Tuesday, July 7, 2009

More on Freemium

Since writing about the "free" business model yesterday I have spend extra time reading other bloggers thoughts.

Phil Wainewright has a good set of thoughts going over at ZDnet in his post Free is not a business model - thanks to Dan London - Dan-london.com - for making me aware of this post.

Wainewright notes there are three alternative revenue sources to charging your users directly.
  1. Advertising
  2. Freemium - my favorite
  3. Syndication
He links to a post by Fred Wilson titled Freemium and Freeconomics - I have to be honest, it is nice to have a break from made up words based on Twitter, twisn't it.

Fred has some very interesting numbers on Facebooks revenues and sources of revenue. I quote his post...

"Earlier this week, we spoke to several sources who each have some insight into Facebook's financials (none of them know precisely). Taking the sources' input together, we'd estimate the company's expected 2009 revenue this way:
  • $125 million from brand ads
  • $150 million from Facebook's ad deal with Microsoft
  • $75 million from virtual goods
  • $200 million from self-service ads.

These numbers are similar enough to others that I have heard that I feel comfortable republishing them here. Facebook has 200mm+ monthly active users worldwide. Let's say they are doing $50mm per month in revenue. That's a revenue per monthly active user of $0.25. Low for sure, but enough to operate at breakeven."

This is an interesting look at revenue per user based on advertising.

To compare this to Freemium businesses of which I have a personal knowledge, they seem to have a monthly revenue per user of $1.00 to $5.00. This makes freemium much easier to run profitably at fewer than 200,000,000 users. It may be a better fit for the business that has a more niche focus and a limit of 100,000 to 1,000,000 total users.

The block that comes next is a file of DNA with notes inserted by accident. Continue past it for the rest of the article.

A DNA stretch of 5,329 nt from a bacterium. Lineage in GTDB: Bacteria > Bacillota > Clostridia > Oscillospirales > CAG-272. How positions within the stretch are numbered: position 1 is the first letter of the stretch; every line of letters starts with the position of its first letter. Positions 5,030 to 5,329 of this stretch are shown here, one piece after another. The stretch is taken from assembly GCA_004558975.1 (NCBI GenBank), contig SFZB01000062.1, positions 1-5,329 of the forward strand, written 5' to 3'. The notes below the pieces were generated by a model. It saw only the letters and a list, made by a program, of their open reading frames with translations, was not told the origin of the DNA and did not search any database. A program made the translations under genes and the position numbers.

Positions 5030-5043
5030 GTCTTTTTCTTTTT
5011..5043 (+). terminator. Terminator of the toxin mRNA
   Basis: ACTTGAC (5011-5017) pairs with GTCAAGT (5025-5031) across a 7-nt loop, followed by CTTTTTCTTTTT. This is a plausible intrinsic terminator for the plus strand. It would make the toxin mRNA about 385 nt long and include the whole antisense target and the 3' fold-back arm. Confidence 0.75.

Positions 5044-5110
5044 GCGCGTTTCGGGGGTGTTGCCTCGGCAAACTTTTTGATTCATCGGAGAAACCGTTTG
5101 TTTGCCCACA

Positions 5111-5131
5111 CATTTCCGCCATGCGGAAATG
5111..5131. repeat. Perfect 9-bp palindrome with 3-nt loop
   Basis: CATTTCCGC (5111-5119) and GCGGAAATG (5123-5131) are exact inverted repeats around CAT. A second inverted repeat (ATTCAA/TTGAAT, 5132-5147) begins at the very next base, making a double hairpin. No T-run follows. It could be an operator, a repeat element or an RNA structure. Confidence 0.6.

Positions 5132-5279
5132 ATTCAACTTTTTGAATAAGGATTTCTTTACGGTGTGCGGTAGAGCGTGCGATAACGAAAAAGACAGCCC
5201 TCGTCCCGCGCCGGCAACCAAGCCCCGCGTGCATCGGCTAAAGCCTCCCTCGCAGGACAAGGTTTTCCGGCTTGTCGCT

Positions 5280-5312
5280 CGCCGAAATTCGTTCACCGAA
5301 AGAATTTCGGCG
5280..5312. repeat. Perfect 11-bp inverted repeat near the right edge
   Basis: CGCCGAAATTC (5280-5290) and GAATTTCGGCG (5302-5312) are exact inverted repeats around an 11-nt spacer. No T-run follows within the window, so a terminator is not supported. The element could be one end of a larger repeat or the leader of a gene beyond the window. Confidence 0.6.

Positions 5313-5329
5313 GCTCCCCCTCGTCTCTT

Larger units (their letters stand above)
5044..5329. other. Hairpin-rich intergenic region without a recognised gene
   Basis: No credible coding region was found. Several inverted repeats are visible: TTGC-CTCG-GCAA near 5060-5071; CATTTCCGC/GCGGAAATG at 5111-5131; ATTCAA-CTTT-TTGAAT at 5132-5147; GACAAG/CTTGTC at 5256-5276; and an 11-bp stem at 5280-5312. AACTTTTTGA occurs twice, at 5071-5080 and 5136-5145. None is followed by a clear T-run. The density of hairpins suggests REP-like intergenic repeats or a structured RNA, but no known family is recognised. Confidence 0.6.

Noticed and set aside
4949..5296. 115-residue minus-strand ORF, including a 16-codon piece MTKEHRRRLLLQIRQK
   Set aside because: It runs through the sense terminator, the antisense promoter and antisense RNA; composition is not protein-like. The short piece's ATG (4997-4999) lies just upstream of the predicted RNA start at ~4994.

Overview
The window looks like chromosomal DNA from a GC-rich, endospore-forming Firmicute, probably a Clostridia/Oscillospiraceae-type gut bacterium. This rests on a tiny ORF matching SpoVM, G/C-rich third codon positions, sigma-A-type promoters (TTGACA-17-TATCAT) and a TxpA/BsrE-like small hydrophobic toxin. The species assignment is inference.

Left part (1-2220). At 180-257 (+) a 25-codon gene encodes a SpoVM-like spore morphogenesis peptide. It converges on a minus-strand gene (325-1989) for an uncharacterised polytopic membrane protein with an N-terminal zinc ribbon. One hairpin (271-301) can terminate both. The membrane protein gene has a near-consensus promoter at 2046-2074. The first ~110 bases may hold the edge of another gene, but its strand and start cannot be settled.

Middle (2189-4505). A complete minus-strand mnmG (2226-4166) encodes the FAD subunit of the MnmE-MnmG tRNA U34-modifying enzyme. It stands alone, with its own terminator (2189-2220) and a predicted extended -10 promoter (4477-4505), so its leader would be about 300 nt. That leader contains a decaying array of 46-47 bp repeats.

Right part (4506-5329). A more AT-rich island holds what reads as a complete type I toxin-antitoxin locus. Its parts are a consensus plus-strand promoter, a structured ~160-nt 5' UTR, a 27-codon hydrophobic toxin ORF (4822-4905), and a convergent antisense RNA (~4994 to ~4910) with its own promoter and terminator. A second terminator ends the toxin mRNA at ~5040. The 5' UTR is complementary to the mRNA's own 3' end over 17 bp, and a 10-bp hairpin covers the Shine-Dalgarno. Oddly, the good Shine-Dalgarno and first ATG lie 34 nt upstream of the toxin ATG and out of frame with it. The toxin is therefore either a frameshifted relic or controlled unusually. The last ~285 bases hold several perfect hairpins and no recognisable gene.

Of course I feel the need to add a word of caution about start up times and cost. The source of high margins in online ventures is based on the relatively true statement that the marginal cost of each additional user is almost zero. The flip side of that is the cost of your first user is your total development and operating cost. It can take a significant period of time to attract an adequate number of even free users.

I have read the typical runway to this break even point should be planned as four years. My experience is your doing great if you get there in three years. It is possible with very strict attention to cost controls.

As a final comparison, in the pure software model where nothing is free - in a niche like property and casualty insurance, Applied Systems, an Insurnace Agency specific back office system - the average monthly revenue per user may be $100 to $250. This is a slower sales model, but each sale covers it's unique cost from day 1 - minus of course development and probably direct selling cost.

How is all this relevant if you make your money from selling things you can offer for free?Examples...
  • Amazon with books
  • An insurance agent with insurance policies
  • A lawyer with legal advice

These are all products that have proven to be profitable online for many companies. I guess you can make money online without giving everything away for free afterall.

Maybe I should spend some time getting me some of that knowledge and understanding.

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